“Doomsday asteroid” Apophis flew by the Earth on Wednesday, and while there was no chance of a collision this time, for some time, scientists have been worried that the asteroid could hit Earth when it swings by again in 2029 and 2036. Now, after Wednesday’s close encounter, scientists at NASA have ruled out any significant chance of an impact by Asteroid Apophis.
Apophis was discovered in 2004 by NASA scientists who concluded there was about a 2.7 percent chance of the asteroid colliding with Earth when it comes near in 2029. While this was eventually ruled out, astronomers believed there was a still a chance at a 2036 impact.
After the asteroid’s close flyby on Wednesday, however, NASA scientists have announced that there is less than a one-in-a-million chance of the “doomsday asteroid” hitting the Earth on its 2036 flyby.
Space.com notes that Asteroid Apophis is 325 meters long, roughly the size of three and a half football fields. This means it would cause significant damage in the event of a collision with Earth. Luckily for every living thing on the planet, this won’t be happening any time soon.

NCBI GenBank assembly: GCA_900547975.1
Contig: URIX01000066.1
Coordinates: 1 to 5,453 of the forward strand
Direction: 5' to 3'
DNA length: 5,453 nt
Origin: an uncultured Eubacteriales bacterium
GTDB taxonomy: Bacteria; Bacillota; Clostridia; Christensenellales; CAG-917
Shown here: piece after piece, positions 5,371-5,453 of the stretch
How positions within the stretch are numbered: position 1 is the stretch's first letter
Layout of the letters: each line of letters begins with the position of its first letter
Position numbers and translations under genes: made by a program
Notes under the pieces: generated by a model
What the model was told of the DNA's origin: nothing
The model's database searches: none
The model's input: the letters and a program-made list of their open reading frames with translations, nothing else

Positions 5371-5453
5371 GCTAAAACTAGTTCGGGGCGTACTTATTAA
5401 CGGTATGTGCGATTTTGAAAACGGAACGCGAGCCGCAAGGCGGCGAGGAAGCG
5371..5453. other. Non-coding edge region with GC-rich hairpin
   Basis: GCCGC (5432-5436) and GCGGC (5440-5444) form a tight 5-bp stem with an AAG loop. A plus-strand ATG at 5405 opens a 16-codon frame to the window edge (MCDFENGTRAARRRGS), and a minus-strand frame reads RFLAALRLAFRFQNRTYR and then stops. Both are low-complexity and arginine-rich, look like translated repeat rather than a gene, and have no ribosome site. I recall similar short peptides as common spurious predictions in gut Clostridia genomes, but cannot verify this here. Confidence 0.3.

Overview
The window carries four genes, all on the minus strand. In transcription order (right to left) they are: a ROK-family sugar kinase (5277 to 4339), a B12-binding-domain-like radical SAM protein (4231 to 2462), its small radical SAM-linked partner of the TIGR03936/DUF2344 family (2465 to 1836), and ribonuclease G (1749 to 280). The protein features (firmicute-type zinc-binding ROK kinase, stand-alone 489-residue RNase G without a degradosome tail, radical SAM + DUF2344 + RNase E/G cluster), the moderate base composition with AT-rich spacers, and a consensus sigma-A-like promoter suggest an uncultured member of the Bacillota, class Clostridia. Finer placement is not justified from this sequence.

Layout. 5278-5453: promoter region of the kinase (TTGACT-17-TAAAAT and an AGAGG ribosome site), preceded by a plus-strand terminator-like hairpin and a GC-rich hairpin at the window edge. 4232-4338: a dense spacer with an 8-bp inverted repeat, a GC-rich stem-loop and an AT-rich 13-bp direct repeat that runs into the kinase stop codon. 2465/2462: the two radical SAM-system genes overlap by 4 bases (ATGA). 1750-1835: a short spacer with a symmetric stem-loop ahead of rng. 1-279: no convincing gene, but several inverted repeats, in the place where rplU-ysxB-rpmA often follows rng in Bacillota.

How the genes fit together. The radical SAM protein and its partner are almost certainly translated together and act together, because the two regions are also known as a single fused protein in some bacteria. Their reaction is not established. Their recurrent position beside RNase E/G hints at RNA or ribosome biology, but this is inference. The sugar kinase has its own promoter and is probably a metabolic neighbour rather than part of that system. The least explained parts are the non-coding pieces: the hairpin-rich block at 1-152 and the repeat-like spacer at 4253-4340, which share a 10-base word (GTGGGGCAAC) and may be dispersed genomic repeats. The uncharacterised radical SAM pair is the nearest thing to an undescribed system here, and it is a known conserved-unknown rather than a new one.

"The impact odds as they stand now are less than one in a million, which makes us comfortable saying we can effectively rule out an Earth impact in 2036,” Don Yeomans, manager of NASA's Near-Earth Object Program Office, said in a statement. "Our interest in asteroid Apophis will essentially be for its scientific interest for the foreseeable future.”
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While Asteroid Apophis was quite far from Earth on Wedensday night – roughly 9.3 million miles – it will be much closer on its next flyby in 2029. Space.com notes that in 2029, the asteroid will be only 19,000 miles away from the surface of the Earth -- a shorter distance than the Equator.
While that may seem incredibly close, other, much smaller asteroids are due to come even closer in the coming years.
"But much sooner, a closer approach by a lesser-known asteroid is going to occur in the middle of next month when a 40-meter-sized asteroid, 2012 DA14, flies safely past Earth's surface at about 17,200 miles," said Yeomans. "With new telescopes coming online, the upgrade of existing telescopes and the continued refinement of our orbital determination process, there's never a dull moment working on near-Earth objects."
For more information about Asteroid Apophis, watch a Space.com video on the “doomsday asteroid” below.